Is anybody surprised? No. We know they behave badly. In the past week, though, we have learned of some previously unrevealed varieties of misbehavior.
In my day to day life, any time I've mentioned the London Interbank Offered Rate (Libor), I've watched the eyes of my friends and acquaintances glaze over. In brief, though, it is the average interest rate at which major banks borrow from each other. Other rates for consumer and business borrowing are derived from Libor.
To compute Libor, banks report their own borrowing rates. Barclays' Bank, we now know, was reporting lower rates than it actually paid back in 2008, because being forced to pay higher rates would have been seen as a sign of financial weakness. As a result, Barclays' has paid a $450 million fine for fibbing (amounting to little more than a rounding error for a major international bank) and its CEO, COO, and board chairman have resigned.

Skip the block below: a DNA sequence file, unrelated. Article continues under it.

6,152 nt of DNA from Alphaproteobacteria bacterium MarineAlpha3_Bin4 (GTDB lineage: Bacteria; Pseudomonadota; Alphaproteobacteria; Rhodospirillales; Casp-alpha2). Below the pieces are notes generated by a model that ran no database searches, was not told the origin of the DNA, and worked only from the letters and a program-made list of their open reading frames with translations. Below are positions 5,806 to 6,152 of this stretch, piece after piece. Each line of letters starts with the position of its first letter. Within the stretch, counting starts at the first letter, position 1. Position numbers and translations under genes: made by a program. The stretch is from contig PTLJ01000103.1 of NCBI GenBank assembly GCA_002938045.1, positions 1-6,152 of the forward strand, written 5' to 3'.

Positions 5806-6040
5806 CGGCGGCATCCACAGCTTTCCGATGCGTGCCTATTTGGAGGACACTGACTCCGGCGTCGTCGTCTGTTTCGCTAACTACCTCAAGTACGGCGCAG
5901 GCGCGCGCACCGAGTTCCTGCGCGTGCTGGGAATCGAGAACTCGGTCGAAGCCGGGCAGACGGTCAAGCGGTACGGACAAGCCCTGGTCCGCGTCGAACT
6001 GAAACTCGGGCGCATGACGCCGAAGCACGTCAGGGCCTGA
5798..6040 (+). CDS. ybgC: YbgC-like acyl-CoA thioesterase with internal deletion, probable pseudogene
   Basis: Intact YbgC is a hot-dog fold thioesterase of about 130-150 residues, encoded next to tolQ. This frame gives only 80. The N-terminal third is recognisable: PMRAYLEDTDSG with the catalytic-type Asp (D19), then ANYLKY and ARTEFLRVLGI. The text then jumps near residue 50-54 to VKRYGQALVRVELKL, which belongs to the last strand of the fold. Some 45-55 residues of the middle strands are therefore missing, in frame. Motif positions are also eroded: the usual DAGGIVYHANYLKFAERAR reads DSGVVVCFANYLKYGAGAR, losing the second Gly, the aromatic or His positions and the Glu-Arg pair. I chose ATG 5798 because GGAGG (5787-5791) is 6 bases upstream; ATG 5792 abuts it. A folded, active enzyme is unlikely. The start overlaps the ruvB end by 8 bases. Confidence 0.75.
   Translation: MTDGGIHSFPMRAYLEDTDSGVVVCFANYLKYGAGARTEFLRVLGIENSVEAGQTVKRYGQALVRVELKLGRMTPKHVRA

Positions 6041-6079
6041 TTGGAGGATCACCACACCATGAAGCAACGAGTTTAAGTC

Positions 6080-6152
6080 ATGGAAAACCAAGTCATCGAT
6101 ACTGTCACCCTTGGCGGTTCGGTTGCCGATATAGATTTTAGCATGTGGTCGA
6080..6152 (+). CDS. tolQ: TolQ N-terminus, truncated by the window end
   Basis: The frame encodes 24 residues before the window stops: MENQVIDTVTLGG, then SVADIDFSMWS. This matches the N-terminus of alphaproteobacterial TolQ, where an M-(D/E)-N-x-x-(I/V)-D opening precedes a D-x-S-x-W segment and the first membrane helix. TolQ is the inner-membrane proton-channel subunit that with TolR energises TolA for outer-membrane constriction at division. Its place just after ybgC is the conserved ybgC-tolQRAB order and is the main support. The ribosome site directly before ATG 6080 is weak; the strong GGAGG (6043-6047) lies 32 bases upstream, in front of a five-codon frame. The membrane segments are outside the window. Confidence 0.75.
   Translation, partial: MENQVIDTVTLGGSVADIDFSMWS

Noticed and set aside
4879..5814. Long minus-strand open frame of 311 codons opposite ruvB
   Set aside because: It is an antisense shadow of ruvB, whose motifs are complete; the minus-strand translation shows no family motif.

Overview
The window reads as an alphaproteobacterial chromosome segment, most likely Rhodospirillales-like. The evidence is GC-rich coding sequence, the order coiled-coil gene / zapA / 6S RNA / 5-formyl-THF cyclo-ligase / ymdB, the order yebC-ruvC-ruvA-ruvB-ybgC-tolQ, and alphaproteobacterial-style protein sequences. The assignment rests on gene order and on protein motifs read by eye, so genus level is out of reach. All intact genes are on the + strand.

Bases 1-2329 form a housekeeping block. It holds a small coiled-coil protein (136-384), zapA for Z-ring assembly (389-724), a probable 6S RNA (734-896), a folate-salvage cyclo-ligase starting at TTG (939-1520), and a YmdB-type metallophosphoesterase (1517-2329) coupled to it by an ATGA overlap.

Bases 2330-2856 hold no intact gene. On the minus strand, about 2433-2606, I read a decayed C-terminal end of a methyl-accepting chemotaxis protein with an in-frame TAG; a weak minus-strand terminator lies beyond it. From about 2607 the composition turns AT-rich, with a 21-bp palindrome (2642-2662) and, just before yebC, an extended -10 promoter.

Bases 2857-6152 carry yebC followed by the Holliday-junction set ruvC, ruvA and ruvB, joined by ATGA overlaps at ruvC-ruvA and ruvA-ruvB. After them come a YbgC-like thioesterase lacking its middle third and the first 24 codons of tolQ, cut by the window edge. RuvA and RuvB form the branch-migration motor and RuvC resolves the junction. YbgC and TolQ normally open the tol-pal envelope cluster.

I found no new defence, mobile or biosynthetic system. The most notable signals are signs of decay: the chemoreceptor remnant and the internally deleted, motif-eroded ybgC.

Barclays' excuse? "All the other kids were doing it!"
Indeed, that seems to be the case. British and US regulators are investigating ten other large banks, including (needless to say) Citigroup and JPM. A bit more distressing, though, is Barclays' claim that its regulators knew what was happening, and gave tacit consent. Among those regulators was the New York Fed, at that time under the leadership of Tim Geithner.
"Well," I can hear the regulators saying should they ever be called upon to explain themselves, "we thought it would be better for market confidence if people didn't know just how fucked we really were back then."
Krugman's confidence fairy strikes again.